Rob Lloyd, GameStop’s chief financial officer, told analysts and reporters on the call that the company was "widening the range" on its profit guidance "to reflect the uncertainty" at the end of the console cycle.

GameStop, confirming an earlier announcement May 10, said it made a $72.5 million net profit for the first quarter, which ended April 30, compared to an $80.4 million net profit for the same period the prior year. Earnings per share were 54 cents in the latest quarter, compared to 56 cents for the same period the prior year.

Sales in comparable stores – those open at least a year, an industry benchmark – were down 12.5 percent for the quarter, as GameStop also disclosed May 10.

Raines said GameStop’s fast-growing PowerUp Rewards affinity program hit 18 million members during the quarter, and members accounted for 72 percent of sales. PowerUp customers are spending $358 on average annually, and account for 35-40 of all video game consumption in the United States, Raines said.

Raines also said GameStop’s rivals in the pre-owned game business continue to contract, giving the company "confidence in our pre-owned model."

He also estimated that, at $75 per used console, gamers have $1.8 billion worth of trade currency available, should they elect to buy a new Wii U or other new consoles on the drawing board.

- Scott Nishimura

Grapevine's GameStop says second-quarter earnings will be below Wall Street expectations

GameStop said Thursday that its second-quarter earnings will come in under Wall Street’s projections, but the company maintained its earnings expectations for the full year.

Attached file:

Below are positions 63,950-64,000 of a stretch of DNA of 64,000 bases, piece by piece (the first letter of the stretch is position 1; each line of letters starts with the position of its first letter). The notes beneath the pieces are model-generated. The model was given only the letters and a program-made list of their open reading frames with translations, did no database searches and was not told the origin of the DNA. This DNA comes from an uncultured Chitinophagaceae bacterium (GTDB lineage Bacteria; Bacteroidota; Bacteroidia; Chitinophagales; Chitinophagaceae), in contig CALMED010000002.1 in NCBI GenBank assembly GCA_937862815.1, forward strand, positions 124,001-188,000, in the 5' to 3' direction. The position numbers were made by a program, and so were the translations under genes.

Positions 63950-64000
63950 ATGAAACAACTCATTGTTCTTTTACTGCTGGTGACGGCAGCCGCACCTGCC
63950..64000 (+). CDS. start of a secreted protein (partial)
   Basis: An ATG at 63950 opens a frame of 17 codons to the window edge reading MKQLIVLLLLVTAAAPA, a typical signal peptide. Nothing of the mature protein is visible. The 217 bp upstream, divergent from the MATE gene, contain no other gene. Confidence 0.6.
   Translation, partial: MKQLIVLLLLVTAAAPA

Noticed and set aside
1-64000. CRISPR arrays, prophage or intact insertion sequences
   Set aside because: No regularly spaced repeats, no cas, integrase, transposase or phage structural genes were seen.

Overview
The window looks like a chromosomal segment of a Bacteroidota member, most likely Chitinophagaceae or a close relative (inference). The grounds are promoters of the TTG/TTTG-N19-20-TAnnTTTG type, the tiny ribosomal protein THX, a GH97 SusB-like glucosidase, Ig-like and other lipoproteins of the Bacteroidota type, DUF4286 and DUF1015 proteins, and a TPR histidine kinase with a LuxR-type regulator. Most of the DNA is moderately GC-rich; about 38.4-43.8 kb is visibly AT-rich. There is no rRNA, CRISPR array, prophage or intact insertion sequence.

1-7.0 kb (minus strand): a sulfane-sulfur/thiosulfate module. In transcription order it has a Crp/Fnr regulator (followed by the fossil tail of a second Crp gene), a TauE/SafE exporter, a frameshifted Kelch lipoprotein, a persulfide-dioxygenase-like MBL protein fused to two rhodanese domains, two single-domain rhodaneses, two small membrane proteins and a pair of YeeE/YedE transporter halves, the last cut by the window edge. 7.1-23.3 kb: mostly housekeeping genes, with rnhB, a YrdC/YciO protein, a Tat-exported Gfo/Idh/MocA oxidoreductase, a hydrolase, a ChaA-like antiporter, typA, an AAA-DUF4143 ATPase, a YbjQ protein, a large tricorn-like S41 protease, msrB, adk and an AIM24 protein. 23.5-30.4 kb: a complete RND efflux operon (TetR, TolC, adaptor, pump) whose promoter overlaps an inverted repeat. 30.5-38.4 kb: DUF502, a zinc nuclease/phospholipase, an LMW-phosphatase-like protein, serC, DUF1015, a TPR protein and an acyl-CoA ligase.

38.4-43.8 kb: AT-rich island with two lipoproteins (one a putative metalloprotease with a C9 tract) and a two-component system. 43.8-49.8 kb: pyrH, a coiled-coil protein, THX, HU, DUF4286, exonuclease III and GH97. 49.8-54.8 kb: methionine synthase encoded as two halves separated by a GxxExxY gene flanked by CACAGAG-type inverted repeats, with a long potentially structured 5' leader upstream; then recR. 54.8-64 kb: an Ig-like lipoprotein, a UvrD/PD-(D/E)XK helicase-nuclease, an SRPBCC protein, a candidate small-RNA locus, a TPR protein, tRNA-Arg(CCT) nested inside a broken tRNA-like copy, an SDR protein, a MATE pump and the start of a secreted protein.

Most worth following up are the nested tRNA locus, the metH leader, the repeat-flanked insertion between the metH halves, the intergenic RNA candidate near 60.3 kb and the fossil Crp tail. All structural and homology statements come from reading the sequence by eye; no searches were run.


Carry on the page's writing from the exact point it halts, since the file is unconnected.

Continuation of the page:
The Grapevine-based videogame retailer reported a $72.5 million net profit for the first quarter, which ended April 30, compared to $80.4 million for the same period the prior year. Earnings per share were 54 cents in the latest quarter, compared to 56 cents the prior year. Sales in comparable stores – those open at least a year, an industry benchmark – were down 12.5 percent for the quarter, in line with what GameStop disclosed on May 10.

The company's shares sank on the news in early morning trading, falling nearly 7 percent, or $1.42 a share, to $19.42.

GameStop said it expects second-quarter earnings of 10 to 18 cents per share. Wall Street is looking for 25.4 cents per share.

GameStop also said it continues to expect full-year earnings of $3.10 to $3.30 per share. Wall Street is looking for $3.19.

GameStop said May 10 that its first-quarter sales reflected “light demand for ‘AAA’ game launches and slower than expected traffic.”

“GameStop continues to outperform the market in new game sales through the late stages of this console cycle,” Paul Raines, GameStop’s chief executive, said in a release Thursday.

“Despite slower traffic during the quarter, we achieved our earnings target due primarily to gross margin expansion and positive profit contributions from our pre-owned, mobile and digital businesses. We expect those segments to fill the profitability gap as we transition to the new console cycle.”

Scott Nishimura


GameStop re-iterates first-quarter earnings guidance, says same-store sales off 12.5%

Update: Retail Metrics estimated GameStop's same-store sales would be off 2.9 percent, according to Bloomberg News. Analysts' consensus estimate for GameStop's quarterly earnings is 53 cents per share, and it's $3.21 for the full year, according to Bloomberg data.

GameStop, the Grapevine video game retailer, said late Thursday it was confirming its 2012 first-quarter and full-year earnings guidance.

The company said its first-quarter earnings would be 54 cents per share of common stock, and its same-store sales - those open at least a year, an industry benchmark - would be off 12.5 percent.

The company re-iterated its full-year earnings guidance of $3.10 to $3.30 per share.